Skip to main content

No full stops: On Bhutan’s exit from the ‘BBIN’ agreement (.hindu)

Bhutan’s exit from the ‘BBIN’ agreement should not hold up the road-sharing pact

Bhutan’s announcement that it is unable to proceed with the Motor Vehicles Agreement with Bangladesh, India and Nepal is a road block, and not a dead end, for the regional sub-grouping India had planned for ease of access among the four countries. The sub-grouping, BBIN as it is referred to, was an alternative mooted by the government after Pakistan rejected the MVA at the SAARC summit in Kathmandu in 2014. It seeks to allow trucks and other commercial vehicles to ply on one another’s highways to facilitate trade. Of the other SAARC members, Sri Lanka and the Maldives are not connected by land, and Afghanistan could only be connected if Pakistan was on board. Down to just three countries now after Thimphu’s decision, India, Nepal and Bangladesh will have to decide whether to wait for Bhutan to reconsider or to press ahead with a truncated ‘BIN’ arrangement. The first option will not be easy. The main concern expressed by Bhutanese citizen groups and politicians is over increased vehicular and air pollution in a country that prides itself on ecological consciousness. The upper house of parliament has refused to ratify the MVA that was originally signed by all four BBIN countries in 2015, and the official announcement indicates that Thimphu will not push the agreement ahead of elections in 2018.

Despite the setback, New Delhi must persevere with its efforts. To begin with, Bhutan’s objections are environmental, not political, and its government may well change its mind as time goes by. Dry runs have been conducted along the routes, and officials estimate the road links could end up circumventing circuitous shipping routes by up to 1,000 km. Second, Bhutan’s concerns may be assuaged if India considers the inclusion of waterways and riverine channels as a less environmentally damaging substitute. Perhaps, Bhutan’s objections may even spur an overhaul of emission standards for trucks currently plying in India, Nepal and Bangladesh. Above all, the BBIN pact denotes a “can-do” attitude on India’s part, as it shows a willingness to broaden its connectivity canvas with all countries willing to go ahead at present, leaving the door open for those that may opt to join in the future. A similar initiative for the Asian Highway project under the BCIM (Bangladesh-China-India-Myanmar) corridor got a boost this week as the countries moved to upgrade the dialogue to the governmental level. Although India has refused to attend China’s Belt and Road summit on May 14-15, objecting to projects in Pakistan-occupied Kashmir, the BCIM will remain a way of joining the network when India’s concerns are met. Connectivity is the new global currency for growth and prosperity as it secures both trade and energy lines for countries en route, and India must make the most of its geographic advantages.

Popular posts from this blog

Cloud seeding

Demonstrating the function of the flare rack that carries silver iodide for cloud-seeding through an aircraft. 
Water is essential for life on the earth. Precipitation from the skies is the only source for it. India and the rest of Asia are dependent on the monsoons for rains. While the South West Monsoon is the main source for India as a whole, Tamil Nadu and coastal areas of South Andhra Pradesh get the benefit of the North East Monsoon, which is just a less dependable beat on the reversal of the South West Monsoon winds.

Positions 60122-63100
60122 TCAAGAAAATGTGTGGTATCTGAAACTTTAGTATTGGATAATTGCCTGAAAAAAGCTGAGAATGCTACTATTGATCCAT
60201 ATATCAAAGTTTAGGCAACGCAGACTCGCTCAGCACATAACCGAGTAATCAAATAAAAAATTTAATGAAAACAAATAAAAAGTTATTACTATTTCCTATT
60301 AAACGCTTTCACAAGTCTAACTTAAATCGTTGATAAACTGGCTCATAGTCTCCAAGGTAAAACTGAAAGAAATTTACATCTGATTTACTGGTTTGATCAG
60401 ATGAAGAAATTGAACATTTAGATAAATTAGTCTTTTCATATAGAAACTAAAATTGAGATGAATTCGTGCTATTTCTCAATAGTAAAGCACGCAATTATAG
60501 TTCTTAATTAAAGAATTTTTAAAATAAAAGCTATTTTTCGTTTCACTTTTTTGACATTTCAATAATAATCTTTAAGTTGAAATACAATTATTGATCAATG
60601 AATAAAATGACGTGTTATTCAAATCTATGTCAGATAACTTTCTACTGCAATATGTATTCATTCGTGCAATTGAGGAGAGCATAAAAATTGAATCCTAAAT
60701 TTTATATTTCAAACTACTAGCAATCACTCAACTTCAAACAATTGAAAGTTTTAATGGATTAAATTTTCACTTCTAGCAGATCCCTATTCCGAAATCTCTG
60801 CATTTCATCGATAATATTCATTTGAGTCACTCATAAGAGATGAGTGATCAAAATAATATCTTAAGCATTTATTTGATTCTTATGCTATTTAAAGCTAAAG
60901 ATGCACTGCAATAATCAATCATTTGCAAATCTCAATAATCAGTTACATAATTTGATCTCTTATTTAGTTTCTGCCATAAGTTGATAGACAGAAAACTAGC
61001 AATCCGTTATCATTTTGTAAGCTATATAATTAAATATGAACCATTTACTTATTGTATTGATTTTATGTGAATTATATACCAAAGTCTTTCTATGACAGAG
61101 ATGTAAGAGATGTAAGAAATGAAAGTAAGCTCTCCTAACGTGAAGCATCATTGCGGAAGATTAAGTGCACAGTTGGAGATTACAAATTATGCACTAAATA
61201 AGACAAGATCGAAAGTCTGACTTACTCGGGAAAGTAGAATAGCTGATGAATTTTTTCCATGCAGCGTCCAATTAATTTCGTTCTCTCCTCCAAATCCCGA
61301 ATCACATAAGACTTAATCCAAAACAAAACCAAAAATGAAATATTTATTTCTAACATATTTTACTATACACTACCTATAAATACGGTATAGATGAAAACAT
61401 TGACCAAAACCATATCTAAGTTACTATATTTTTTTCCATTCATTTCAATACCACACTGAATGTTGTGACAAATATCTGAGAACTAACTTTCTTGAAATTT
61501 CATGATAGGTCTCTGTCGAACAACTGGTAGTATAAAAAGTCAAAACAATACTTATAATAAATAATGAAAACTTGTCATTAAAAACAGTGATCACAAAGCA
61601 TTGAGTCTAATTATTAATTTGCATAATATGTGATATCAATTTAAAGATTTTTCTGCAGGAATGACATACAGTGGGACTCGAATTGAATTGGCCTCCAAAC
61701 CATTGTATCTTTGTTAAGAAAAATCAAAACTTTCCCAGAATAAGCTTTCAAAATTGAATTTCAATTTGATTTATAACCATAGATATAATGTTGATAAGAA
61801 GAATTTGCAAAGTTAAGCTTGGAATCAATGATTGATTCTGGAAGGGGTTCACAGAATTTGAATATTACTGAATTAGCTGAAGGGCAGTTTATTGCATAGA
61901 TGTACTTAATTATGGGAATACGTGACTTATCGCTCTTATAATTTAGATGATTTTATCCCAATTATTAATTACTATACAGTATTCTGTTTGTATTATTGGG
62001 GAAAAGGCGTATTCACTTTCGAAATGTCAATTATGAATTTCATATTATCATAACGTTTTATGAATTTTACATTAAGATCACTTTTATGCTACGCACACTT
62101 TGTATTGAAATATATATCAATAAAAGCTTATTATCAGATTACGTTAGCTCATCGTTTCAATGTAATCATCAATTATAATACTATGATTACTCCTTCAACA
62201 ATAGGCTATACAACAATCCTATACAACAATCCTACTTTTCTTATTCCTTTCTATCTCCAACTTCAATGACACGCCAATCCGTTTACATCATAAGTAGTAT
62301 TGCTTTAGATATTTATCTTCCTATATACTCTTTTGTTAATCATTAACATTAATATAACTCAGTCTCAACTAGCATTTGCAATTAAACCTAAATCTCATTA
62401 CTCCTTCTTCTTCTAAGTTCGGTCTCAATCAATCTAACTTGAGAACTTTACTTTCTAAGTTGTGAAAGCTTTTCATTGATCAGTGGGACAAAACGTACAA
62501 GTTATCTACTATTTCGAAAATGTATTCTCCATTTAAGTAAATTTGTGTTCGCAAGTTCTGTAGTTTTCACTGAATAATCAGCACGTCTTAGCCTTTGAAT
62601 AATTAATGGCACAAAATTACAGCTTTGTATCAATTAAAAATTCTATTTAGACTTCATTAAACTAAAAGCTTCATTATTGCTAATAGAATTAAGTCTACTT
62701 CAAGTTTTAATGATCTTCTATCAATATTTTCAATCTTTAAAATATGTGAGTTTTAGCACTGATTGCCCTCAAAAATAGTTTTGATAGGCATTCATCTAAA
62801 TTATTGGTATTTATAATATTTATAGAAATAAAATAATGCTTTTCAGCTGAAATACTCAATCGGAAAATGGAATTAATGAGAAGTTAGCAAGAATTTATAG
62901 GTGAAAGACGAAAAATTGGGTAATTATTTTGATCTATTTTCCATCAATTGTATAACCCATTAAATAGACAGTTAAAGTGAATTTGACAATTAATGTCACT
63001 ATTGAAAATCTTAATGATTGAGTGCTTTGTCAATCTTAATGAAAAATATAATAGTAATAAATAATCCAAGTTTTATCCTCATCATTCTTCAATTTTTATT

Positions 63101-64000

SC asks Centre to strike a balance on Rohingya issue (.hindu)

Supreme Court orally indicates that the government should not deport Rohingya “now” as the Centre prevails over it to not record any such views in its formal order, citing “international ramifications”.

The Supreme Court on Friday came close to ordering the government not to deport the Rohingya.

It finally settled on merely observing that a balance should be struck between humanitarian concern for the community and the country's national security and economic interests.

The court was hearing a bunch of petitions, one filed by persons within the Rohingya community, against a proposed move to deport over 40,000 Rohingya refugees. A three-judge Bench, led by Chief Justice of India Dipak Misra, began by orally indicating that the government should not deport Rohingya “now”, but the government prevailed on the court to not pass any formal order, citing “international ramifications”. With this, the status quo continues even though the court gave the community liberty to approach it in …

India’s criminal wastage: over 10 million works under MGNREGA incomplete or abandoned (hindu)

In the last three and half years, the rate of work completion under the Mahatma Gandhi National Rural Employment Guarantee Act (MGNREGA) has drastically declined, leading to wastage of public money and leaving villages more prone to drought. This could also be a reason for people moving out of the programme.

At a time when more than one-third of India’s districts are reeling under a drought-like situation due to deficit rainfall, here comes another bad news. The works started under the MGNREGA—close to 80 per cent related to water conservation, irrigation and land development—are increasingly not being completed or in practice, abandoned.

Going by the data (as on October 12) in the Ministry of Rural Development’s website, which tracks progress of MGNREGA through a comprehensive MIS, 10.4 million works have not been completed since April 2014. In the last three and half years, 39.7 million works were started under the programme. Going by the stipulation under the programme, close to 7…